HK opposition lawmaker guilty of snatching civil servant’s phone and should be censured, finds legislature committee

10-Jul-2020 Intellasia | South China Morning Post | 6:02 AM Print This Post

A Hong Kong opposition lawmaker found guilty of snatching a civil servant’s phone should be censured for misbehaviour, an investigation committee of the legislature has concluded.

But Democratic Party lawmaker Ted Hui Chi-fung is likely to survive the censure motion that follows which if passed could unseat him from the Legislative Council as the current term of the legislature ends in 10 days.

Party disciplinary panel clears lawmaker Ted Hui over phone snatch

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Hui’s political career was hit in 2018 after he grabbed the phone of senior executive officer Christina Leung Ngok-sze outside a Legco meeting and ran into a toilet with it.

She was one of the officers marshalling lawmakers into the meeting over the controversial immigration arrangements for the West Kowloon high-speed rail terminal, and Hui felt it was wrong for the government to monitor lawmakers’ whereabouts.

New People’s Party chairwoman Regina Ip Lau Suk-yee tabled the motion one month after the 2018 incident, paving the way for the establishment of the investigation committee, which was dominated by the pro-establishment camp.

The report, released on Wednesday, found Hui guilty of misbehaviour, and said his acts were “unacceptable whenever they [took] place and whether they [were] committed by a member or an ordinary citizen”.

“[The investigation committee] considers that the allegation that Hui acted violently and showed no respect to a public officer has been substantiated and, in fact, ‘showing no respect’ is too mild an allegation,” the report said.

With both Hui and Leung refusing to give evidence for the internal investigation, the report based its findings mostly on Hui’s media interviews, in which he admitted stealing Leung’s phone, and a piece of paper listing the names and pictures of lawmakers.

Hui found the phone, which was given to Leung by the government for work purposes, had stored information relating to the whereabouts of lawmakers and some of their personal data. He said he had recorded it with a view to lodge a complaint to the Privacy Commissioner for Personal Data.

The report concluded that Hui had failed to fulfil the public’s expectation of a lawmaker and tarnished Legco’s reputation.

But the two opposition lawmakers on the committee, Kenneth Leung and Dennis Kwok, said they did not endorse the committee’s findings, and instead submitted a minority report on the case.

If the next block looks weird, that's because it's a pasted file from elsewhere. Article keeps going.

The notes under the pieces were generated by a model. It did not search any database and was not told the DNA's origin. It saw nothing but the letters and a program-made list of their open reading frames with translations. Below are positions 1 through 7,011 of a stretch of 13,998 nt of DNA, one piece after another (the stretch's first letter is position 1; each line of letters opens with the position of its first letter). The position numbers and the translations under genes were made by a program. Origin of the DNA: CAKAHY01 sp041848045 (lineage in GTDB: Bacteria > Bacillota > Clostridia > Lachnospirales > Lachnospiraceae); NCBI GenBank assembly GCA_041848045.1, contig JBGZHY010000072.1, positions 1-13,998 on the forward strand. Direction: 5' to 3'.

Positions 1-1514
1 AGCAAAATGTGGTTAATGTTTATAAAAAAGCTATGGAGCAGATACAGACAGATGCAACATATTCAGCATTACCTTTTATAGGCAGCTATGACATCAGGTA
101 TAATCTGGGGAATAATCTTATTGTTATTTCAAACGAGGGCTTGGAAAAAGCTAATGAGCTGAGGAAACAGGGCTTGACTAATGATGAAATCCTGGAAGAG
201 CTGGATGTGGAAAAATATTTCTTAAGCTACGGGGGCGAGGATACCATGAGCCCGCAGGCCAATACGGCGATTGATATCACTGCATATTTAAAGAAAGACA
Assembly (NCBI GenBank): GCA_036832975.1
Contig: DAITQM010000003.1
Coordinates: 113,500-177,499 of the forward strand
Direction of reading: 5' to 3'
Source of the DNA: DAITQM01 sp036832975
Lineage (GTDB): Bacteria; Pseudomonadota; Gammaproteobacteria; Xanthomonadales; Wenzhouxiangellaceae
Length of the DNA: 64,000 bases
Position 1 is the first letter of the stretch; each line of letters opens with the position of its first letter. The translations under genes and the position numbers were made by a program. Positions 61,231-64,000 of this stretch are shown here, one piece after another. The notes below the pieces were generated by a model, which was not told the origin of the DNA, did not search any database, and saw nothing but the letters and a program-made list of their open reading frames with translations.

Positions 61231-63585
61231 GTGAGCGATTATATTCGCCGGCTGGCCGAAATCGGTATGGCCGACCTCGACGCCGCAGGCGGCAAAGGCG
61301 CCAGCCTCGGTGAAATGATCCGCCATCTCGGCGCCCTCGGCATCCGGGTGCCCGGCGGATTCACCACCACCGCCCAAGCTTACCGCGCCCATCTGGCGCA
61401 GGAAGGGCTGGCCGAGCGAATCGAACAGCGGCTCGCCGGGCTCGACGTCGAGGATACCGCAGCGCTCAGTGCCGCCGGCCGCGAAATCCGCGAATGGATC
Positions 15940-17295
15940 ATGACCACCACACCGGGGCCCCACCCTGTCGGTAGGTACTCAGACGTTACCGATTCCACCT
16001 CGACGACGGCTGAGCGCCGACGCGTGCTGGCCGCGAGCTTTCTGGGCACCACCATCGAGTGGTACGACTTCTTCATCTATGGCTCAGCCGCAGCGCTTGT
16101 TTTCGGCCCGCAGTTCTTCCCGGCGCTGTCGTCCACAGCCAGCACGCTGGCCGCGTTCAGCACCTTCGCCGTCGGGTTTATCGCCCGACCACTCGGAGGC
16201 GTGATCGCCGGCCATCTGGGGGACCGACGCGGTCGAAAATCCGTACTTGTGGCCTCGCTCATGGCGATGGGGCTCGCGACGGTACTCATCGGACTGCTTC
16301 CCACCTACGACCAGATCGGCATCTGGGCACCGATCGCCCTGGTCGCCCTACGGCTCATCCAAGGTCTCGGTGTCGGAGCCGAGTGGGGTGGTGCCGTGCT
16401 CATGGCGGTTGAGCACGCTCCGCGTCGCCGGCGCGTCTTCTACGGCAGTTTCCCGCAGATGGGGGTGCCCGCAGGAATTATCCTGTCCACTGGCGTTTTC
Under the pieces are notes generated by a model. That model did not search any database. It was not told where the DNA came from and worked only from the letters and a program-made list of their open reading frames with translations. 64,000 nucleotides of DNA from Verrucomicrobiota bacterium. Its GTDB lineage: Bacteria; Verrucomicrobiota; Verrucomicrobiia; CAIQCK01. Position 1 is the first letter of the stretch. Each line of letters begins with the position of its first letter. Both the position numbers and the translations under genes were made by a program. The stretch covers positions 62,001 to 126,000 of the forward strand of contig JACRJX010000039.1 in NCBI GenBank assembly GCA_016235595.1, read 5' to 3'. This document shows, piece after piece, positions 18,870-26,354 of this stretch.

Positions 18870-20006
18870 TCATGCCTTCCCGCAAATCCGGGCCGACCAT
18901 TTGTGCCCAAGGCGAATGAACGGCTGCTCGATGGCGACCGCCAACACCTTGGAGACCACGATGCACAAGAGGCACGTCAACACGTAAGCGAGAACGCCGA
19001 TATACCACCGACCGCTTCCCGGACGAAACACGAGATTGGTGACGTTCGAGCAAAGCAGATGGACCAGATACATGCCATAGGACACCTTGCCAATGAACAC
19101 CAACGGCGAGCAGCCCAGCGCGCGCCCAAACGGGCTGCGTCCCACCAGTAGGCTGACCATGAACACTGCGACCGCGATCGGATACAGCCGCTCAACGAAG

Kenneth Leung said the committee had made an error in publishing the report before the court proceedings ended, adding that the incident was not as serious as the report had depicted.

Hui, 38, was sentenced to 240 hours of community service and fined HK$3,800 (US$490) by a court last year over allegations of common assault, obstructing a public officer and obtaining access to a computer with dishonest intent.

He denied committing any criminal offences, saying he was only trying to expose the government’s “paparazzi-like” tactics in scrutinising lawmakers. He has lodged an appeal against the conviction in the High Court, which will hear the application on October 13.

Pro-establishment lawmaker Alice Mak Mei-kuen, of the Federation of Trade Unions, who chaired the committee, said it would be up to Legco president Andrew Leung Kwan-yuen to decide whether to prioritise the motion in the remaining meetings before the legislature was prorogued on July 18.

“We are regretful if any motions cannot be dealt with before the term ends,” Mak said.

But Hui’s seat still appeared to be safe even if such a censure motion were to be put to a vote.

The pro-establishment camp currently makes up 42 of Legco’s 66 members, two short of the required number to reach the two-thirds majority vote.

In response, Hui said the set-up of the committee was part of what he called “systematic violence” that harmed the legislature’s reputation.

He did not respond to queries as to whether he was concerned about being booted out, adding: “I think people know what [is] right or wrong. It’s in their hearts.”

Hui survived disciplinary action by his party earlier this year, but had been subjected to internal condemnation, according to Democratic Party chair Wu Chi-wai.

Hui is currently representing the party in the opposition camp’s primary elections to be held this weekend, ahead of the September polls.


Category: Hong Kong

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